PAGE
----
Orange and Black are the New Green

February 2nd, 2009

Don’t let our school colors fool you. Yet again, it seems the Orange and Black can ‘go green’ better than anyone else. Read this article from the Associated Press:

Corvallis leads nation in green power use
The Associated Press

CORVALLIS, Ore. (AP) — A report by the Environmental Protection Agency says Corvallis buys more renewable energy than any other city in the nation. “There’s a broad range of people who are making a commitment to renewables,” said Mayor Charlie Tomlinson. “Many people making small contributions can make a big difference.” Locally, consumers and businesses are given the option of spending a bit more each month to buy power produced by wind, solar and biomass, rather than by coal-fired generators. Corvallis purchases more than 100 million kilowatt-hours of green power annually, about 13 percent of the city’s total purchased electricity.

According to the EPA, Corvallis’ green power purchase is equivalent to avoiding the carbon dioxide emissions of more than 13,000 passenger vehicles per year, enough electricity to power more than 9,000 average American homes annually. Green power options are offered from sources such as Pacific Power’s Blue Sky, Consumers’ Power Coffin Butte Landfill Gas project and the Bonneville Environmental Foundation. Oregon cities made up half of the nation’s top 10 green power purchasers. The other four in Oregon are Beaverton, Bend, Gresham and Salem.

Oregon State University is the largest single purchaser of green power in Corvallis, buying enough to meet about 75 percent of its needs. “College towns with a university or college that are making a commitment to renewables are that much farther ahead,” Tomlinson said. Companies such as Hewlett-Packard also buy large amounts of renewable energy, which help push Corvallis’ total over the top. The Green Power Partnership is a voluntary program that encourages the purchase of green power to reduce the environmental impact of electricity generation and use.

It includes more than 1,000 organizations which buy billions of kilowatt-hours of green power annually. Partners include a wide variety of leading organizations such as Fortune 500 companies, small and medium-sized businesses, local, state and federal governments, and colleges and universities. Tomlinson said his next step is to find a way to keep money spent on green power within the community. That could mean local power generation or options for consumers including green power purchasing from their city utility bill.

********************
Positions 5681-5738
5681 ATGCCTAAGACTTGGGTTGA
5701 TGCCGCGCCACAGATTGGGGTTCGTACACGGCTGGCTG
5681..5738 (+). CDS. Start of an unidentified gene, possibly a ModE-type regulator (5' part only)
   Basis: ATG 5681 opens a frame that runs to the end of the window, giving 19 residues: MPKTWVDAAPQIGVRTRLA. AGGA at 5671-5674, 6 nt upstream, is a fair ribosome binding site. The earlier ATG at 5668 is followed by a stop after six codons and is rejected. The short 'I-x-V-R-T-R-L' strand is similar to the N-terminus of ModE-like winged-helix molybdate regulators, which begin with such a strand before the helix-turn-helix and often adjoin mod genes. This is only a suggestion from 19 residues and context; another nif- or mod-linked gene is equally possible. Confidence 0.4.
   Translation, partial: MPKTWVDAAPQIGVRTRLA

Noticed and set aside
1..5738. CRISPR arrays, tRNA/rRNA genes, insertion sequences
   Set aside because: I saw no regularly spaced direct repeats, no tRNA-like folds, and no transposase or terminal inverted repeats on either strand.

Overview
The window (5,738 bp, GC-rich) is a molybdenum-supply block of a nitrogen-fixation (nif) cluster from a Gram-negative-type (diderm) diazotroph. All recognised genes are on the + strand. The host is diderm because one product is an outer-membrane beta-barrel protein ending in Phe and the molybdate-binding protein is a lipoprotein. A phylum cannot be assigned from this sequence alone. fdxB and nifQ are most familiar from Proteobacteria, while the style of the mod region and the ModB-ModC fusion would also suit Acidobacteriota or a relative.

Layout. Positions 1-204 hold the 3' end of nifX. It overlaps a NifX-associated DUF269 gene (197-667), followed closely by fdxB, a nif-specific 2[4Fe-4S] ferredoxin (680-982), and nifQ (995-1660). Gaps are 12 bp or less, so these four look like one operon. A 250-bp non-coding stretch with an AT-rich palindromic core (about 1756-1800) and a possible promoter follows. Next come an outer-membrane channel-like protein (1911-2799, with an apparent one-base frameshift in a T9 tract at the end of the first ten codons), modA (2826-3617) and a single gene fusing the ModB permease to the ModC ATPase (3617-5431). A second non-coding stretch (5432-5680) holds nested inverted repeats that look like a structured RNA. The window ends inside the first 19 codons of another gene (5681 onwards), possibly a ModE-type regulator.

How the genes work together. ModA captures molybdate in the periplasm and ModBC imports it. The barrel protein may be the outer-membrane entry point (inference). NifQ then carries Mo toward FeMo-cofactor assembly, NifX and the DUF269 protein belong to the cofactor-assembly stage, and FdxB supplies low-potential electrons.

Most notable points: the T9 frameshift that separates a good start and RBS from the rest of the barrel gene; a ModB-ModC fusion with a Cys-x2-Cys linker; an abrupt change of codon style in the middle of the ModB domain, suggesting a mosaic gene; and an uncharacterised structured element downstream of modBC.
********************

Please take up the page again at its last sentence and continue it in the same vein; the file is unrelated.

8 responses to “Orange and Black are the New Green”

  1. We seem to have different ideas of how to define “green.” I’d define it as “a modifier used to describe human activiries, processes and choices that have the least adverse effect on natural cycles, habitats, and health.” Based on that definition, conservation is the ‘greenest’ energy choice.

  2. Dave says:

    Orange has always been green. And this is a good time to plug Brandon Trelstad’s work as OSU’s sustainability guru. Here’s where you can find his blog:

  3. fortune 500 says:

    Nice writing. You are on my RSS reader now so I can read more from you down the road.

    Allen Taylor

  4. Kai says:

    Yes, it should be Orange…

  5. report by the Environmental Protection Agency says Corvallis buys more renewable energy than any other city in the nation. I believe it what a great town to live in I love fall!

  6. fran says:

    i agree it should be orange also

  7. Love your blog, even though coming from me, the guy who loves everything green, it probably doesn’t mean all that much! Anyway to a greener 2010!

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